It is not uncommon to find people who will not share the same views and make it difficult to achieve certain goals at work. What they know and believe in should be followed, and if you want them to work with you, you will need to either agree with them or find ways to support your initiative.

Everyday we negotiate every decision, you will need to learn how to negotiate with these people and find an opening to get them to support your proposal.

To help you practice, here are five critical negotiation skills you need to work on:

#1 Know Your Negotiating Goals

Before you head to any negotiation table, you need to ask yourself what you want to achieve when negotiating with another party. Think about the possible outcomes, the lowest offer you may agree on and your plan B.

Even if you don’t know what will happen during the discussions, having a slight idea of it can help you focus and negotiate better.

#2 Identify Which Negotiation Strategy You Will Use

You will also need to identify the correct negotiation strategy to use to help with the negotiation process.

There are at least 5 major types of negotiation styles or strategies you can choose from: competitive, collaborative, avoiding, compromising and accommodating and each one of these strategies work well for specific situations. Consider the problem before you and determine the strategy that works well for it.

#3 Find The Motivation Of All Parties

The next thing you need to work on is your capability to identify each party’s motivation when going to a negotiating table.

Do they want something from your company? Why did they choose you and not other companies offering the same services as you do?

Ask the other party about their business and why they want to deal with you to understand their goals during your talks.

#4 Act As The Reluctant Party

Whenever negotiations take place, it’s not uncommon to see two parties: an eager one who wishes to get the deal done and a reluctant one who doesn’t want to agree immediately to the agreement.

During the discussions, show that you are a reluctant party through your body language and speech. By doing this, you will force the other party to play the eager party and fall into your mindset.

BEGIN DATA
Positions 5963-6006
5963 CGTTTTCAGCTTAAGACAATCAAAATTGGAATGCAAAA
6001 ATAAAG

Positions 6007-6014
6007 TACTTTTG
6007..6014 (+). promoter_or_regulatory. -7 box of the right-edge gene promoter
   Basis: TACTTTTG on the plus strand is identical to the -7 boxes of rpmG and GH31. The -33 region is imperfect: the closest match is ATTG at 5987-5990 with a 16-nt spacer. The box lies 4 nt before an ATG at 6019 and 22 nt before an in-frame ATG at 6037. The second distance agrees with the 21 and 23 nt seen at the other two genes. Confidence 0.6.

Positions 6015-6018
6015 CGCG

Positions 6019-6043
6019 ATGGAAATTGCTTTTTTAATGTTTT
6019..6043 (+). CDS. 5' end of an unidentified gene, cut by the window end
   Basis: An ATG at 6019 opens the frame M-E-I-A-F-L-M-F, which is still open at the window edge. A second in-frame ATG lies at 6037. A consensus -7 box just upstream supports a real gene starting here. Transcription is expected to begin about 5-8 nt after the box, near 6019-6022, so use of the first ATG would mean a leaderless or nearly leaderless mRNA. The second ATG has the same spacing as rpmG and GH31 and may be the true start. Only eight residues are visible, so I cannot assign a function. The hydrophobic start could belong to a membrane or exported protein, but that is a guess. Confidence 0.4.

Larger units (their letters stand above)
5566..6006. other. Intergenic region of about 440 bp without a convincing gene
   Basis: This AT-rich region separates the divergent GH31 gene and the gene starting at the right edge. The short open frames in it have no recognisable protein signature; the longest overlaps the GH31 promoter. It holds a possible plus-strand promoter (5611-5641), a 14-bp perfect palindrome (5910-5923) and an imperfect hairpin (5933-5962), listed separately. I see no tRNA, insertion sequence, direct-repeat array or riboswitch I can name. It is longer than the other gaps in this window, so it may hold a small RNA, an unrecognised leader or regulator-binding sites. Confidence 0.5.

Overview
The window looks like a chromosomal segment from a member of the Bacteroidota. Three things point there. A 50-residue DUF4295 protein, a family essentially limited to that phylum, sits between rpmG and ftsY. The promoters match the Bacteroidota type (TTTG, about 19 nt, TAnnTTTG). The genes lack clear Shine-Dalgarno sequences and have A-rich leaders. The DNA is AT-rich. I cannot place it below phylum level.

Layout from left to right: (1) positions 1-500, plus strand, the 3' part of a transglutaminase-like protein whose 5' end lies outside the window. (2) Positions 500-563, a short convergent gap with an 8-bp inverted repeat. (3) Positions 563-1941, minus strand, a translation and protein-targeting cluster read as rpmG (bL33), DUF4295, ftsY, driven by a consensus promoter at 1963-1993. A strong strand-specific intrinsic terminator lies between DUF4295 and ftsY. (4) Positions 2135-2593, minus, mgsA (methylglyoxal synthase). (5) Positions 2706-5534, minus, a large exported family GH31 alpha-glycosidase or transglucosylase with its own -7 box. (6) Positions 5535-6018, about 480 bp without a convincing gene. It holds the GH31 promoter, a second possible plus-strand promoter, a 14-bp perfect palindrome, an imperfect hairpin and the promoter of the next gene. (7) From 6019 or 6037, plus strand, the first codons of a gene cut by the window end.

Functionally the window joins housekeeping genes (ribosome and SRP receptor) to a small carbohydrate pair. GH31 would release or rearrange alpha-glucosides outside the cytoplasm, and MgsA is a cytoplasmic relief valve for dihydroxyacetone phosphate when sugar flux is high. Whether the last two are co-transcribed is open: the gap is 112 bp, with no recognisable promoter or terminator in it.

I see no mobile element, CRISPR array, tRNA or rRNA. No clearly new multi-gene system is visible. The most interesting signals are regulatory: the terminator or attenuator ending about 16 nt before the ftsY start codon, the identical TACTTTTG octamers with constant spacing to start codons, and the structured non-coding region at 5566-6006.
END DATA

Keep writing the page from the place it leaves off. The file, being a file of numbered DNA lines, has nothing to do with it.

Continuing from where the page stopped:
#5 Respect The Flow

It would be best to remember that discussions have a flow that you shouldn’t rush. If you sound too eager to finish or force people to follow your position, you may not achieve your targets during these talks. Let the flow of the discussions go smoothly as possible, and take your time to understand what the other party is saying before giving your opinion on the matter.

Conclusion

Negotiating with others is not difficult if you know how to create the right environment for all parties to talk. By mastering these five skills above, you will build a good rapport with everyone and let everyone benefit from the agreement. When your bosses see your potential as a good negotiator, you may find yourself getting opportunities that will help you with your career goals.

Negotiations are a part of completing your assignments. So is being a part of a collaborative team. Here are the recommended ways to do it:
5 Great Tips to Build a Strong Culture Among Your Remote Team
How to Work with a Team Member with ADHD
How to Have a Productive One-on-One with Your Team Members

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13 replies on “What are the 5 Most important Negotiation Skills

  1. Good info. One time I had to negotiate with an HR type who did not like my choice of word for a conference I wanted to attend. We spent an hour discussing what I really wanted from the training and trying to explain it in various ways, before accidentally discovering a word he would accept. I don’t recall what the word was but I did get to attend the training. He was also recalcitrant about a boxing smoker than the gym wanted to have because it contained the word smoker. He automatically assumed it referred to cigarettes but this time I knew his hangup and could easily substitute the word boxing match instead of smoker.

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  2. Lots of good advice, Kally, and it applies equally well to large-scale negotiations (with other companies or departments), or to day-to-day interactions. To both professional life, and to private.

    Sure, there is a bottom threshold – nobody but an overwrought fool would utilize these techniques when discussing with colleagues where to get lunch – but your lessons are nearly universal. Useful tools, both at work, and after.

    Liked by 1 person

  3. Years ago I was part of a bargaining team for a teachers union. Your excellent points take me back to the important time of planning and being prepared before showing up for the opening meeting.

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